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Thread: Nonresident moose hunter?

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    Default Nonresident moose hunter?

    Have any of you taken nonresident hunters that were not family moose hunting?

    If you did where they good hunters, were they serious about hunting? Would you do it again? How did you know they were telling the truth about there hunting skills?

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    Member Roland on the River's Avatar
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    Default Taking non-resident friend Moose hunting

    I moved to Alaska in 1975. Home state was N.H. My friend was a Deer hunting buddy for years. We flew out and many days later (warm that year ) he harvested a 54 " Bull. I could have shot another later that day while packing meat. We both thought we had enough to split up and have a winter supply. Great time with my friend.

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    Just by virtue of being a "resident" does not make one a good Moose hunter. I've seen plenty of "residents" that would never make a good rat hunter, let alone a good moose hunter.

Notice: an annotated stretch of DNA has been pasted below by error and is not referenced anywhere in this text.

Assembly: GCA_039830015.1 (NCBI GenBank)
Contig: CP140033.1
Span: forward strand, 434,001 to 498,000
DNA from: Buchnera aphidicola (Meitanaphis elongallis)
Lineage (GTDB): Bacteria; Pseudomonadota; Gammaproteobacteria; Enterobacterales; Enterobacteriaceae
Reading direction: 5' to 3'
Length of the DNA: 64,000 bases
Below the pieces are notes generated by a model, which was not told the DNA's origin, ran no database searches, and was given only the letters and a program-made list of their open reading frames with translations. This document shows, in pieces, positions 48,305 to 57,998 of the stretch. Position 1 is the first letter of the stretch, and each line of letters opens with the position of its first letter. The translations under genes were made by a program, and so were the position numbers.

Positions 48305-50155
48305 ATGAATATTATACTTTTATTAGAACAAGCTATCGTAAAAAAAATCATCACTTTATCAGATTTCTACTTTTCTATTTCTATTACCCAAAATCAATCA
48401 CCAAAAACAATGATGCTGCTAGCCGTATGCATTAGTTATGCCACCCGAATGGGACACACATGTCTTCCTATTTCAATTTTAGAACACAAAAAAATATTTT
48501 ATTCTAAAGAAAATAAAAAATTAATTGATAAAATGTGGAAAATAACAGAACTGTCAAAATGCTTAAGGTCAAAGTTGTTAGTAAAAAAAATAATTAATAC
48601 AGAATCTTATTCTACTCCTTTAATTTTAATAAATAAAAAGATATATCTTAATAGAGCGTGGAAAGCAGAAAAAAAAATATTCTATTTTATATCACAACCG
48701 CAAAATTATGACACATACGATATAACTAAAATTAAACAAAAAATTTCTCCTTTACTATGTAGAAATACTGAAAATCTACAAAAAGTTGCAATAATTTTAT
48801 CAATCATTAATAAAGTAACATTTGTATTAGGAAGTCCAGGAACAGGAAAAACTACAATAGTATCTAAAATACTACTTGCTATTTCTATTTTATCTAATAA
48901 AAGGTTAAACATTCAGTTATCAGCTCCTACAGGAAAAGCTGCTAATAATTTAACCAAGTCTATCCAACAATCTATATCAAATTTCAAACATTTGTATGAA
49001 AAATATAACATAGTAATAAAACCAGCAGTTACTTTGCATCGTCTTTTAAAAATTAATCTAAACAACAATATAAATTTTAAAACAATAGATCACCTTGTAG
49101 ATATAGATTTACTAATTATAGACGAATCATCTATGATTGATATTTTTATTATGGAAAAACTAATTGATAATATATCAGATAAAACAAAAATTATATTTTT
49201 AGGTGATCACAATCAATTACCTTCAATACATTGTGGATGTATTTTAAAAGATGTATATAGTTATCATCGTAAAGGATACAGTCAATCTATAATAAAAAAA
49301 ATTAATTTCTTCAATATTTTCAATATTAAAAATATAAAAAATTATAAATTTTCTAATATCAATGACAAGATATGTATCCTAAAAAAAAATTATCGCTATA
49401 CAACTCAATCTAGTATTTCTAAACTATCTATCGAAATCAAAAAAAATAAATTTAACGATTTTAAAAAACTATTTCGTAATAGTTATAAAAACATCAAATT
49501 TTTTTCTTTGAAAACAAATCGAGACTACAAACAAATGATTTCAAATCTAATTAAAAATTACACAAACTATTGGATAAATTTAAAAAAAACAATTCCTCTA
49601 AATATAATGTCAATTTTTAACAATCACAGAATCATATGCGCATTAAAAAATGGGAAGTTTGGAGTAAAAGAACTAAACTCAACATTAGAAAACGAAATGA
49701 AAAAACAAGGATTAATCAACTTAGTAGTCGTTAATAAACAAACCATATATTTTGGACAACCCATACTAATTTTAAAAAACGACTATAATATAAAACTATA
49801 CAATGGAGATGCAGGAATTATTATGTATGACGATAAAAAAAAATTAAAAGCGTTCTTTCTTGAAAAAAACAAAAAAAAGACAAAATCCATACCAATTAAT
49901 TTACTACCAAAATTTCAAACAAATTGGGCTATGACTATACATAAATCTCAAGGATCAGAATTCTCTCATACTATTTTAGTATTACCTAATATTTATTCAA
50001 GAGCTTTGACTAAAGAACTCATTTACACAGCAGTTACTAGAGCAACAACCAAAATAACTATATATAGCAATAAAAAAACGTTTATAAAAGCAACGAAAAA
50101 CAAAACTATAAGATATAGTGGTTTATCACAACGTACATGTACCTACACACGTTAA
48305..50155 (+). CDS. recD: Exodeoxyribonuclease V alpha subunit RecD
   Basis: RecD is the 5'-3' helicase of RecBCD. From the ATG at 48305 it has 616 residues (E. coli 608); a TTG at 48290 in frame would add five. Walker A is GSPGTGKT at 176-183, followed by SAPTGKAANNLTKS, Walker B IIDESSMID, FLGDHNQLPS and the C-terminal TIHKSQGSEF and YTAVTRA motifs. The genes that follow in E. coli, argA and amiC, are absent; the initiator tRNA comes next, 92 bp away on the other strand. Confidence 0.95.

But to answer your question.... YES! I've seen "non-residents" show a resident what makes a good hunter....but I doubt the "resident" had the intelligence to realize that. wink

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    Member AKDoug's Avatar
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    In 2006 I took a friend from Indiana hunting for moose. Our friendship started through business, not hunting so I had no idea of his abilities. However, our personalities were compatable. Once we found out we were both hunters we planned this hunt together. Even though he was 60 he claimed to go out west and hunt elk every year. I found this to be true, as he walked me into the ground. The hardest thing for me to convince him of was that he really didn't want to kill a moose more than a mile from camp. His attitude was an elk hunter attitude that covered a lot of ground. It was hard to convince him that calling and waiting was going to work. I ended up being right and called a moose into within 600' of camp. We had an agreement that any moose within 35 yards was mine to take with my bow. This moose ended up being in this range, but blocked by brush for me. I gave him the nod and he dumped the moose. Afterwards he agreed that he really didn't want to pack one far We had a good time and I'd do it again.
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    I would take a friend anyday. You can pick your friends but not your relatives!

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    webmaster Michael Strahan's Avatar
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    Quote Originally Posted by Rutting Moose View Post
    Have any of you taken nonresident hunters that were not family moose hunting?

    If you did where they good hunters, were they serious about hunting? Would you do it again? How did you know they were telling the truth about there hunting skills?